Did Oscar get it wrong again Sunday night?
By picking “The Artist” as best picture, it at best reminds the rest of us that the movie industry resides in the world of narcissism.
The Oscar winner is a valentine to the early days of Hollywood when silent movies were the talk of the town until talkies opened their big mouths and ruined the careers of actors who couldn’t make the transition (ala the character of George Valentin, played by best actor Oscar winner Jean Dujardin.)
The Academy of Motion Pictures Arts and Sciences is going to take a beating from conservative talk radio and Fox News for picking a movie financed by socialist French filmmakers.
On Oscar night, it was French Mime in Prime Time.
And Hollywood will be in for it because the Oscar for best foreign language film went to “A Separation” —- from Iran!
Not only is the Academy a bunch of socialists, now it’s siding with the enemy!
The Academy did throw the conservatives a bone by picking Meryl Streep as best actress in “The Iron Lady,” in which she channeled the one-time Prime Minister of England, Margaret Thatcher. Conservatives worship Thatcher almost as much as Ronald Reagan, because the two made history together, you know, ending the Cold War.
The Oscars are the final word on movie awards, but they didn’t offer many surprises. In fact, it was predictable.
“The Artist” had won every major award leading up to the Oscars. And it was the favorite of movie critics as well.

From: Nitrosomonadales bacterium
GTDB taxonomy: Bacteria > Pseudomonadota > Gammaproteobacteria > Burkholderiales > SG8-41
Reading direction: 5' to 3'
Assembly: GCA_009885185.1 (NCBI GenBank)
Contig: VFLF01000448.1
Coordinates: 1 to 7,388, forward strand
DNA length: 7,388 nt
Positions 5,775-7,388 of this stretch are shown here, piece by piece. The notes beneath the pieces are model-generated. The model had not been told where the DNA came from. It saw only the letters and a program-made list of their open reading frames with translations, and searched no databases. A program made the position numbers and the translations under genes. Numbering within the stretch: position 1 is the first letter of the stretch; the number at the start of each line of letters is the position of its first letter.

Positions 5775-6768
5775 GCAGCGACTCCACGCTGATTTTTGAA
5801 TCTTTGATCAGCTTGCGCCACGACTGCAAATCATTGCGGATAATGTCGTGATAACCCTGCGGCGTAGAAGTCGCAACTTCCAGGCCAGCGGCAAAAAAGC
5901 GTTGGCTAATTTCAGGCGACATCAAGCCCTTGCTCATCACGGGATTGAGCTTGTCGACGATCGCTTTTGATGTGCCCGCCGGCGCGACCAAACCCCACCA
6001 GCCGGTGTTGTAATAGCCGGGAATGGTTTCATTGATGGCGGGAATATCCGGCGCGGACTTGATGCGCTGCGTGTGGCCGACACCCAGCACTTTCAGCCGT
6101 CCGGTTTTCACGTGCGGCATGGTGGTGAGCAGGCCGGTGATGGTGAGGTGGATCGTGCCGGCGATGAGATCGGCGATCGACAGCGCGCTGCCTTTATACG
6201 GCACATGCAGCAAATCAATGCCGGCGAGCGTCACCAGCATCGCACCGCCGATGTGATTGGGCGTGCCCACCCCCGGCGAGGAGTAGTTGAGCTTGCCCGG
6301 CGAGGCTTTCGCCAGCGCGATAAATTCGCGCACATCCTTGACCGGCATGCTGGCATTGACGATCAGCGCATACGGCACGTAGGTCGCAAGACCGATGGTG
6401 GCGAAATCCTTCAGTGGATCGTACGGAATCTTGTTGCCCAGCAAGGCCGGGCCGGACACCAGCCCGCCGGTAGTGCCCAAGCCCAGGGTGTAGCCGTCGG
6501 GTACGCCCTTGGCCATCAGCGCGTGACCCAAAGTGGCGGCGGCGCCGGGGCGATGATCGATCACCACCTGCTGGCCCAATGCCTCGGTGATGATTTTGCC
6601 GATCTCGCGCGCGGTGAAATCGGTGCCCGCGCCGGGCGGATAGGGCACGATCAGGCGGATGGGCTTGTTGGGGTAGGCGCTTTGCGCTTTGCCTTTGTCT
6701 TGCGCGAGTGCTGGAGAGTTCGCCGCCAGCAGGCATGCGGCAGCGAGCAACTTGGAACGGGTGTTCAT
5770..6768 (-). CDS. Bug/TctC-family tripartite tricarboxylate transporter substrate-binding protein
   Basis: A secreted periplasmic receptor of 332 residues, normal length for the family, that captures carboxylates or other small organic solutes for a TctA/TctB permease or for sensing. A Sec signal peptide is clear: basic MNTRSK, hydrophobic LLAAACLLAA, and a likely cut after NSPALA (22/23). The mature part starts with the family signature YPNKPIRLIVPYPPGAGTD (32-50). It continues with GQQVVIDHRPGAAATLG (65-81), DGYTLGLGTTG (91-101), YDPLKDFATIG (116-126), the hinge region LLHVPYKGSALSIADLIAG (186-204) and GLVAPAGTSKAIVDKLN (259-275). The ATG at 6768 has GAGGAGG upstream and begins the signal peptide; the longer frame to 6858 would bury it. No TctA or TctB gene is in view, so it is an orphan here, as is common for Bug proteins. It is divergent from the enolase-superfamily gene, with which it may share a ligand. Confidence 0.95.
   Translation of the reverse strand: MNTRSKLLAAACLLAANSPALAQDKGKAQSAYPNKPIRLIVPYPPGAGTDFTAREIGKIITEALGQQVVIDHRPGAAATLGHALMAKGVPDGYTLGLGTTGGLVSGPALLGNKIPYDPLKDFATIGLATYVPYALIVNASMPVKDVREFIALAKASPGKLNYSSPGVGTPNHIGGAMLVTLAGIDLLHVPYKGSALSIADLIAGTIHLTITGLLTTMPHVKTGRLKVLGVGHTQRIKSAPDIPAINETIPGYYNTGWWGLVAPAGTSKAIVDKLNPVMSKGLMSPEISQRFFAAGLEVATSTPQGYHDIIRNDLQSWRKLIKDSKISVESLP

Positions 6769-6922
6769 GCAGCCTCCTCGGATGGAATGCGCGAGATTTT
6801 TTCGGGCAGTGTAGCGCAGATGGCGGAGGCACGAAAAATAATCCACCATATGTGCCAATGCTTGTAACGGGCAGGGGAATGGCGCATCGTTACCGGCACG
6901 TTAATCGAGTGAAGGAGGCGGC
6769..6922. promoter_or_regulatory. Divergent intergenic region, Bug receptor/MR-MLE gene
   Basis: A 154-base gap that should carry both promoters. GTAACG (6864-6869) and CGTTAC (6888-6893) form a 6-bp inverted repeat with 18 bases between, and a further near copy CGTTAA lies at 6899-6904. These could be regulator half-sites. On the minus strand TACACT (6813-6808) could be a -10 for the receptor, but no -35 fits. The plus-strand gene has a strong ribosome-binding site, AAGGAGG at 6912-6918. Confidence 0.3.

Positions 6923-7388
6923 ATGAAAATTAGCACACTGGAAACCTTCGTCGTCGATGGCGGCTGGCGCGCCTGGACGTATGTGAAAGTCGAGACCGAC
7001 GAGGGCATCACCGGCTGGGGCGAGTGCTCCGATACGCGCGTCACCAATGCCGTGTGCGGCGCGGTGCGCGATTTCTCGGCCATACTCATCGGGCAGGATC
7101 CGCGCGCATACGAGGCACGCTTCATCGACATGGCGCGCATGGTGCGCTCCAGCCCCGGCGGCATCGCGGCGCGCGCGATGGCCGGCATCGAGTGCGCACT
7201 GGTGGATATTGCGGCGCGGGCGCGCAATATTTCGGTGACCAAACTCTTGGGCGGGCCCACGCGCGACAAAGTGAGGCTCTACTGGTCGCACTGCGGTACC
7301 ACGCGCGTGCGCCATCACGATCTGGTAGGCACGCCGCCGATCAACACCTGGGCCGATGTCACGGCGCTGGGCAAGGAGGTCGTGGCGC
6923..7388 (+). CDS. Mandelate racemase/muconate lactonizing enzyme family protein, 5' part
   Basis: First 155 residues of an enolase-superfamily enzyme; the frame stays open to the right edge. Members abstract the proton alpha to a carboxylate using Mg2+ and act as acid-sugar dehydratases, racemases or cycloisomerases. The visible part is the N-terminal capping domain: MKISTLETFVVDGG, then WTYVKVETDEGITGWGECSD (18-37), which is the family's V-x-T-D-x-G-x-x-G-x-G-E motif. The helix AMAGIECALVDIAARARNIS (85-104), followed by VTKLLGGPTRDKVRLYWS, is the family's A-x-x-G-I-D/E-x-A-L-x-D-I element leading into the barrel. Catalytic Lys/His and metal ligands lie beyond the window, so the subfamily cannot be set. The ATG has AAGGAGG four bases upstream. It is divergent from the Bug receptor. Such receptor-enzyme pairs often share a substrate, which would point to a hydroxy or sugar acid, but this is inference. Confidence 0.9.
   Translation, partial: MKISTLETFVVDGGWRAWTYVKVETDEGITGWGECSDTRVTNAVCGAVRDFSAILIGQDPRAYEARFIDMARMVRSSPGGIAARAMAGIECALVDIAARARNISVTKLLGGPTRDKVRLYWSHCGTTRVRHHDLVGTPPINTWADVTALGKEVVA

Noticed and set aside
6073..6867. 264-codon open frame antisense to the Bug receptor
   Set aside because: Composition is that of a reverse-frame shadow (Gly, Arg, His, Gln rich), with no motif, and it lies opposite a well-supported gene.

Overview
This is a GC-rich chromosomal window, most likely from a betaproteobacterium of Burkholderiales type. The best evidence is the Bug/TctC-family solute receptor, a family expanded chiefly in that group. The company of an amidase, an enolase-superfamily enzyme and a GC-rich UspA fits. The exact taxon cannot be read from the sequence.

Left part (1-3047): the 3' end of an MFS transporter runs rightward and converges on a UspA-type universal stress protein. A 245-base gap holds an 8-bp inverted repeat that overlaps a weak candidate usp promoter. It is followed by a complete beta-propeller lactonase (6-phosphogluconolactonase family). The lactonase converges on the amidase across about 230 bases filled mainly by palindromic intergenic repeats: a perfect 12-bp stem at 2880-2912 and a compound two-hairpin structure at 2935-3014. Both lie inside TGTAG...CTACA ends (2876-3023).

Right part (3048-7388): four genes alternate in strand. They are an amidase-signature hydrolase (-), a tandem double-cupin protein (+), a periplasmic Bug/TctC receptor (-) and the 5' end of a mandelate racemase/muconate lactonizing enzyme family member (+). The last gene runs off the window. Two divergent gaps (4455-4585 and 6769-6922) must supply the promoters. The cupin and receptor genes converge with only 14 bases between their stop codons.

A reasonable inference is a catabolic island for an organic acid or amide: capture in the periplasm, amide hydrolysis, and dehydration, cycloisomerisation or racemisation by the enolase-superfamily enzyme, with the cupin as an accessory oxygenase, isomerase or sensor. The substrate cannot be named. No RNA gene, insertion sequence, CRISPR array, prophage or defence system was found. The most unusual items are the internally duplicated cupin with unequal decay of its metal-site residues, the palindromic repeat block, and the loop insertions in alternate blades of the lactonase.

It got major distribution and attention, thanks to Harvey Weinstein, the modern day Mike Todd of movie producers and Barnum and Bailey-type promotion.
He’s got a pretty good track record of getting movies to win Oscars. He helped “The King’s Speech” get noticed and win the Oscar last year. Several years ago he performed similiar magic when “Shakespeare in Love” upset “Saving Private Ryan” for best picture.
If this keeps up, the Oscars will have to be called The Harveys.
Oscar probably gets it right most of the time.
The most obvious choices for Oscar over the years have been blockbusters from “Gone With The Wind” to “Ben-Hur” to “Titanic.”
But for every Oscar winner that deserved it, like “Casablanca,” “On the Waterfront” and “Rocky,” there are those choices that haven’t stood the test of time, like “Ordinary People” beating “Raging Bull,” or “Dances with Wolves” beating “Goodfellas,” or “The English Patient” and “Out of Africa” over any other movies from their winning years.
Of course Oscar’s worst oversight is the most acclaimed movie of all time, “Citizen Kane.”
But what about great movies that are classics now that weren’t even nominated for best picture Oscars, like John Ford’s “The Searchers” or Stanley Kubrick’s “2001: A Space Odyssey” or three from Alfred Hitchcock (who never won a directing Oscar in competition): “Rear Window,” “Vertigo” or “North By Northwest,” and finally “Singin’ in the Rain” (which “The Artist” owes a great deal to.)
It remains to be seen if Oscar made the right choice naming the mostly silent film as best picture in the time of CGI, which packs them in at the theaters.
The film may not be breath-taking and it was short on talk, but at the Oscars it spoke volumes.
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